Taking place at NYPL branches, The New York Public Library's Community Oral History Project is an initiative that aims to document, preserve, and celebrate the rich history of the city's unique neighborhoods by collecting the stories of people who have experienced it firsthand. The Oral History Project began in 2013 at the Jefferson Market Library in Greenwich Village, and has since expanded into neighborhoods in the Bronx, Harlem, and Staten Island, and documented communities that go beyond neighborhoods, such as Visible Lives: Oral Histories of the Disability Experience and NYC Veterans Oral History Project. To date, community volunteers have collected more than one thousand stories. All recordings are available currently at oralhistory.nypl.org, and will be archived in the Library's Irma and Paul Milstein Division of United States History, Local History and Genealogy research collection.
Together We Listen is a collaboration between NYPL Labs, The Moth, and Pop-Up Archive. With generous support provided by the Knight Prototype Fund, an initiative of the John S. and James L. Knight Foundation.
ABOUT THE MOTH
The Moth is an acclaimed non-profit organization dedicated to the art and craft of storytelling, and a recipient of a 2012 John D. and Catherine T. MacArthur Foundation MacArthur Award for Creative & Effective Institutions (MACEI). Since launching in 1997, The Moth has presented over 20,000 stories, told live, without notes, to standing-room-only crowds worldwide. The Moth conducts seven ongoing programs: The Moth Mainstage, which tours internationally, has featured stories by Malcolm Gladwell, Darryl “DMC” McDaniels, John Turturro, Molly Ringwald, and Tig Notaro, as well as an astronaut, a pickpocket, a hotdog eating champion and hundreds more; The Moth StorySLAM program, which conducts open mic storytelling competitions in 25 cities; 21 in the U.S., plus Sydney and Melbourne, AU, London, UK and Dublin, IE; The Moth Community Program, which offers storytelling workshops and performance opportunities to adults who are too often overlooked by the mainstream media; The Moth High School StorySLAMs, which bring the thrill of personal storytelling to high schools across the country; The Moth Podcast, which is downloaded more than 30 million times a year; The Moth Corporate Program, which provides industry-specific storytelling solutions; and Peabody Award-winning The Moth Radio Hour, which airs weekly on 400+ public radio stations nationwide. The international best seller, “The Moth: 50 True Stories” (with introductions by Adam Gopnik and Neil Gaiman) was published by Hachette Books and Serpent’s Tail in 2013. Learn more at www.themoth.org.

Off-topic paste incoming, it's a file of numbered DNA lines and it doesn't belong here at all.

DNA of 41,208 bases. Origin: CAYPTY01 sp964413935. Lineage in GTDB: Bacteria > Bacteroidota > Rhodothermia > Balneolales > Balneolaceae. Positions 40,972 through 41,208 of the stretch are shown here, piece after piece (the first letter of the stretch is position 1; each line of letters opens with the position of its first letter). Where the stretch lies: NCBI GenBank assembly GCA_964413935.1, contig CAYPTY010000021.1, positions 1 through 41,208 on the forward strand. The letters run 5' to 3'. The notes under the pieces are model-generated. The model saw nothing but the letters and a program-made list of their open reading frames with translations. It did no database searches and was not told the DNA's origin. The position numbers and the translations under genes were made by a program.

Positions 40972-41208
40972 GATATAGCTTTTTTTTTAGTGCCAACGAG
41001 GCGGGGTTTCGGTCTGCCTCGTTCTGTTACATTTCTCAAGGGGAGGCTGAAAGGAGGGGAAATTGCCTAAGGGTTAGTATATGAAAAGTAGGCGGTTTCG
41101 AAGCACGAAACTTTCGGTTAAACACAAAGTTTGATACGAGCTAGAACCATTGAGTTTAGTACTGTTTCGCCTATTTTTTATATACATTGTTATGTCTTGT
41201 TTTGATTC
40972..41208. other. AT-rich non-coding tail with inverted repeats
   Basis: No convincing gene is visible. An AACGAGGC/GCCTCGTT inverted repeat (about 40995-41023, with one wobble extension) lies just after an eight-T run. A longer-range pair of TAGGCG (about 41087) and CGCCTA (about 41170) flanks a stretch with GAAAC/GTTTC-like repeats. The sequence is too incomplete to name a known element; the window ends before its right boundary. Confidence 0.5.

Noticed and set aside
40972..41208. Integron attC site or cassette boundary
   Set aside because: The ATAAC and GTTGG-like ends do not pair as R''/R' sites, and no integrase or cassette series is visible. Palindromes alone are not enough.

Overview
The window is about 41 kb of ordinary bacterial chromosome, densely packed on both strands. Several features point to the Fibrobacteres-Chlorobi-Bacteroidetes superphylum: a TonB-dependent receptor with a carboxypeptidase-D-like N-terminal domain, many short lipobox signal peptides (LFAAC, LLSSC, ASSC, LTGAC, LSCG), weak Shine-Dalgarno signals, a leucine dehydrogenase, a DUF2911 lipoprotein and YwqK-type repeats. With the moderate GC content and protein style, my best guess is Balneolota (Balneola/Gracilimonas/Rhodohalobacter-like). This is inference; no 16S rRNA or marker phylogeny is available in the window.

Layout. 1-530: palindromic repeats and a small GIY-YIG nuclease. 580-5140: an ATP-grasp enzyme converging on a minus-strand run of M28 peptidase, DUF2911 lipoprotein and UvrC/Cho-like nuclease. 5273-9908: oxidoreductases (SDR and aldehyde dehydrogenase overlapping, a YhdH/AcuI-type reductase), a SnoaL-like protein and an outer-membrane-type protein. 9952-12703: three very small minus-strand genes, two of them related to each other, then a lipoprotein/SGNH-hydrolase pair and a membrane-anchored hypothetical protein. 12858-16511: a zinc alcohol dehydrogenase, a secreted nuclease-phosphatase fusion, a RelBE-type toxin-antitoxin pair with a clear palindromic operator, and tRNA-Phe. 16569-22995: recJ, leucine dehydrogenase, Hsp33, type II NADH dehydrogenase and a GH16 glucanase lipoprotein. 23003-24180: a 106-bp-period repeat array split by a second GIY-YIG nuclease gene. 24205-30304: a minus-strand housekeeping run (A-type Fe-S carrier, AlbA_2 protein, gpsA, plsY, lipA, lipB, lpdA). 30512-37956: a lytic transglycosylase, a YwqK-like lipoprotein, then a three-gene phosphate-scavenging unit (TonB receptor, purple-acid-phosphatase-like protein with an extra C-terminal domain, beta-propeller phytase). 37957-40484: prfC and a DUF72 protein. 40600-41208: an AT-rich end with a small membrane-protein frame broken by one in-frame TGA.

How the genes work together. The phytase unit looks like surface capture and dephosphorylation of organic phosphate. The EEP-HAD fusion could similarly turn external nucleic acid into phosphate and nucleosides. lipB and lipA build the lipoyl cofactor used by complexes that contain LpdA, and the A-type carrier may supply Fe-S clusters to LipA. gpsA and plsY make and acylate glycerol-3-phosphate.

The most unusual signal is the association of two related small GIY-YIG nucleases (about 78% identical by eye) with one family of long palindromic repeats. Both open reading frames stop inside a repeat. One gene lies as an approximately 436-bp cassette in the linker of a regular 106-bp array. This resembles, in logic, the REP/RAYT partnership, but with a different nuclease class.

ABOUT THE NEW YORK PUBLIC LIBRARY
The New York Public Library is a free provider of education and information for the people of New York and beyond. With 92 locations—including research and branch libraries—throughout the Bronx, Manhattan, and Staten Island, the Library offers free materials, computer access, classes, exhibitions, programming and more to everyone from toddlers to scholars, and has seen record numbers of attendance and circulation in recent years. The New York Public Library serves more than 18 million patrons who come through its doors annually and millions more around the globe who use its resources at nypl.org. To offer this wide array of free programming, The New York Public Library relies on both public and private funding. Learn more about how to support the Library at nypl.org/support.
For The New York Public Library: Nora Lyons, noralyons [at] nypl [dot] org
For The Moth: Meryl Cooper, merylwcooper [at] gmail [dot] com / press [at] themoth [dot] org